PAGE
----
When Sony bought the rights to "Moneyball,"it had a hard time finding the right script.
It was all understandable. The decision was made not to bastardize the truthful nature of the best-selling book based on the Oakland A's accomplishing so much on a flimsy budget.
The problem was simple: The truth wasn't good enough.
And that's unfortunately what turns this film into a double, instead of a home run. As everyone involved freely admits, there's just no natural Hollywood ending.
Billy Beane's bean-counting ways don't lead the Oakland A's to a World Series title in any year. Heck, it doesn't even lead them to a World Series.
What results is a movie that satisfies, but doesn't leave you with the feeling that you have to tell your friends to see it.
While Beane can get credit for a new way of looking at players that allowed him to get more with less, the jury's still out on whether "Moneyball" worked for him. He brought in stars like Jason Giambi, Barry Zito and Tim Hudson, but the 2002 Draft that the book and the movie focused on doesn't look uncharacteristically stellar. It produced Nick Swisher and Joe Blanton, but it also produced a load of duds just like those who scouted the traditional way that Beane scorned.
Beane didn't make it to the World Series, yet the Red Sox did using a combination of big money and "Moneyball" thinking. And the Tampa Bay Rays made it to the World Series on the same budget that the A's had in 2002.
Sony executives are selling this as more than just a baseball money movie. It's about valuing people in different ways, they say. They do that because they have to. But there's really nothing that redeeming about Beane that makes his character bigger than the story itself.
To draw a wider audience, Sony was smart to score Brad Pitt, who does a decent job at portraying Beane. But Jonah Hill, whose role is supposed to come close to Beane's real right hand man Paul DePodesta, steals the show as the introverted, young, Ivy League number cruncher.
While Pitt and Hill at least work nicely together, Philip Seymour Hoffman's portrayal of A's manager Art Howe will disturb traditionalists. As long as they bothered naming him the same name as the A's manager, Hoffman should at least have tried to be more like Howe or maybe it was just the script who turned the more reserved real life Howe into a stubborn character.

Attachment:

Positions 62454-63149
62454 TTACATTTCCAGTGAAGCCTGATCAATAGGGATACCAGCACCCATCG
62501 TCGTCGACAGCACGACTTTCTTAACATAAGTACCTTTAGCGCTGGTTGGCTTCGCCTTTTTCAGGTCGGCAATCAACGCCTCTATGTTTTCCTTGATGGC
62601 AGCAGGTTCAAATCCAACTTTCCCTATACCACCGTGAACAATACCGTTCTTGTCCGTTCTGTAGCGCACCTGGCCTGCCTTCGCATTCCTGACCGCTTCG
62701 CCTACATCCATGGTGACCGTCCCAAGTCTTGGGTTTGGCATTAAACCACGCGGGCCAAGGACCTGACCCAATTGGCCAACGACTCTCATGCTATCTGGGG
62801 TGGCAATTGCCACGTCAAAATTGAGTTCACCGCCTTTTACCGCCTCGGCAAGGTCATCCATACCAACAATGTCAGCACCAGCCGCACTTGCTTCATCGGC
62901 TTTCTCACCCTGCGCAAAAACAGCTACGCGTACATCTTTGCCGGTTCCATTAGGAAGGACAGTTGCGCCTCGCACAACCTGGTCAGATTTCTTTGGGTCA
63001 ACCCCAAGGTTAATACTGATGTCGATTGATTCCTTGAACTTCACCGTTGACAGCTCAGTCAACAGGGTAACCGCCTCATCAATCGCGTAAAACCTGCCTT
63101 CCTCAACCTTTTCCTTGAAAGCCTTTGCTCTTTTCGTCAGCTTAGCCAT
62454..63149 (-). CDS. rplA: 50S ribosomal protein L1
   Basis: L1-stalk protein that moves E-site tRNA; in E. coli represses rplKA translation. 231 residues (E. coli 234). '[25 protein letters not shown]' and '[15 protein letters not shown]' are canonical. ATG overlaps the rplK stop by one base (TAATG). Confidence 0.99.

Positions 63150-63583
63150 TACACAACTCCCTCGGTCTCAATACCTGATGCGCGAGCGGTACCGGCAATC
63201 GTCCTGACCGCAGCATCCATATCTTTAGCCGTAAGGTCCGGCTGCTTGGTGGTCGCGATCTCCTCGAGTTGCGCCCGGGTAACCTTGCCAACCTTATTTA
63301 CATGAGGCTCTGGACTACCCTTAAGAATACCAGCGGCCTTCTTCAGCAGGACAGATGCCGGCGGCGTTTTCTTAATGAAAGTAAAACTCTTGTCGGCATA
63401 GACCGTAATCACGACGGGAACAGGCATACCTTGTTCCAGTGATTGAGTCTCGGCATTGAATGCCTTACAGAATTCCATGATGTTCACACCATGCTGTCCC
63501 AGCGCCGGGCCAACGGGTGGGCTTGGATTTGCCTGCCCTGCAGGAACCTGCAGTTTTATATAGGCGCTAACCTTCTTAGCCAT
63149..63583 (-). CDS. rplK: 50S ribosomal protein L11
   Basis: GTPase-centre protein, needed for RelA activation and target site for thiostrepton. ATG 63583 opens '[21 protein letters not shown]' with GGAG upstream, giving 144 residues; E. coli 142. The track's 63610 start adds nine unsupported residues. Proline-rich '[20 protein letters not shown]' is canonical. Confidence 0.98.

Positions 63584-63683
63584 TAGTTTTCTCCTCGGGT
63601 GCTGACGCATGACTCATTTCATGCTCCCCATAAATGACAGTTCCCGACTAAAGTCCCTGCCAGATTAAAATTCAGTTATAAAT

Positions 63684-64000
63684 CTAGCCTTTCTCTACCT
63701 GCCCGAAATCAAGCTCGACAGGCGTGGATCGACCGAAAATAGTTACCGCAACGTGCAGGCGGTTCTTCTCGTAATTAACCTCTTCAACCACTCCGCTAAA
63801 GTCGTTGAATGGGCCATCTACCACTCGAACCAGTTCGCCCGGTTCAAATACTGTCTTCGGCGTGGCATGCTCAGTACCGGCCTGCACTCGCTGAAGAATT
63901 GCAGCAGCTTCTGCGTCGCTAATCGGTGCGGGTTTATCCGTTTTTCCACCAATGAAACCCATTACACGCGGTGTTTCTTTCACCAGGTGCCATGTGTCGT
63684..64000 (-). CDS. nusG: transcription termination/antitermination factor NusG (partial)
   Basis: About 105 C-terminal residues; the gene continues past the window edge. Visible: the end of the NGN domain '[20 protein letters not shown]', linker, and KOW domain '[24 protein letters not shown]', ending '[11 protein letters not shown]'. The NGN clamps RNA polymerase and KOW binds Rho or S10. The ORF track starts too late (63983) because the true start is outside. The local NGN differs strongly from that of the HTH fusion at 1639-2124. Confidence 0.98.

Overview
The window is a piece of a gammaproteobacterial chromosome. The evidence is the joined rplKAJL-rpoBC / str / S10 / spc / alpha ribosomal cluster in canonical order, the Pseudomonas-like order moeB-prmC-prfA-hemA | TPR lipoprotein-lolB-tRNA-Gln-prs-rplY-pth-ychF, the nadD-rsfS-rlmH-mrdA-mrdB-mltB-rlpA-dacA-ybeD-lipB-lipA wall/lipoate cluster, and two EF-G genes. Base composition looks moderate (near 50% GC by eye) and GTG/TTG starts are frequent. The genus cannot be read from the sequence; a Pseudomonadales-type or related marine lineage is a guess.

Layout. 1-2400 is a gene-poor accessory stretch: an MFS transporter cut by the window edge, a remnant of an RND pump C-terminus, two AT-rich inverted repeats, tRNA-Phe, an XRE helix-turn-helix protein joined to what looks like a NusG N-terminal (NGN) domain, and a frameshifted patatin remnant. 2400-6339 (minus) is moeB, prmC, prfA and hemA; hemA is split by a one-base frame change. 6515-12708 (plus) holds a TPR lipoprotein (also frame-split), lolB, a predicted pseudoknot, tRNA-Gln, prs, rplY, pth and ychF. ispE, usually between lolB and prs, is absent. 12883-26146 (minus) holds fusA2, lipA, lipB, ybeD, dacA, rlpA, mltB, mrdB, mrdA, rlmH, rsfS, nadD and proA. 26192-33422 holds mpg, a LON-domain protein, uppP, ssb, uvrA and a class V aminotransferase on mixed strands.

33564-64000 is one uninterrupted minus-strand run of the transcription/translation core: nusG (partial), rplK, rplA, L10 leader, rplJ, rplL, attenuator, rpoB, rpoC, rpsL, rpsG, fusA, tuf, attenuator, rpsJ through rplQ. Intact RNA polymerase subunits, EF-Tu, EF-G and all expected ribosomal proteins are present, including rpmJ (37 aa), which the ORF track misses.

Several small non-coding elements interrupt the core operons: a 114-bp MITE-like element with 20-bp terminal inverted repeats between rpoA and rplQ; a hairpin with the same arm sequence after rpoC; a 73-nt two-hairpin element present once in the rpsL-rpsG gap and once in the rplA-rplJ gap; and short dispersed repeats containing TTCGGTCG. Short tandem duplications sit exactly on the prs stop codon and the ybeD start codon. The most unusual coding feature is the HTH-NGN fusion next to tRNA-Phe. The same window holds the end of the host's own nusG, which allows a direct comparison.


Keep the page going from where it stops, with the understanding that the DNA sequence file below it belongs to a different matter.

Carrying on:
"Moneyball" thankfully doesn't mess with the truth too much. If they did, the small group of passionate baseball stat gurus would have killed the film and spiked positive sentiment about the movie to the general population.
But the few liberties it does take aren't worth angering the loyal hardcore baseball audience that can smell the inaccuracies.
Pitt flies to Cleveland to negotiate with Indians general manager Mark Shapiro to try to get him to trade him Ricardo Rincon. This is not how things work. And general managers also don't offer to execute trades using their own money, as Beane did in the movie. And no, the 2002 Oakland A's weren't so poor that they had to pay for their own soda in a vending machine outside the clubhouse.
Moneyball will do well. The story is challenging to tell, so I think it's as good as it can be and if you're a baseball fan or sports fan in general, you should go see it.
But if you have a significant other that doesn't like sports, this isn't a can't miss for them like Michael Lewis' other sports book, "The Blind Side",was.
That movie had so much more structure — Michael Oher growing up in a non-traditional setting, becoming a college and then NFL star — and gave the audience lessons about life and race. The depth is what made this movie the highest grossing sports movie of all time ($255 million). "Moneyball" is about nothing more than changing baseball establishment.
Questions? Comments? SportsBiz@cnbc.com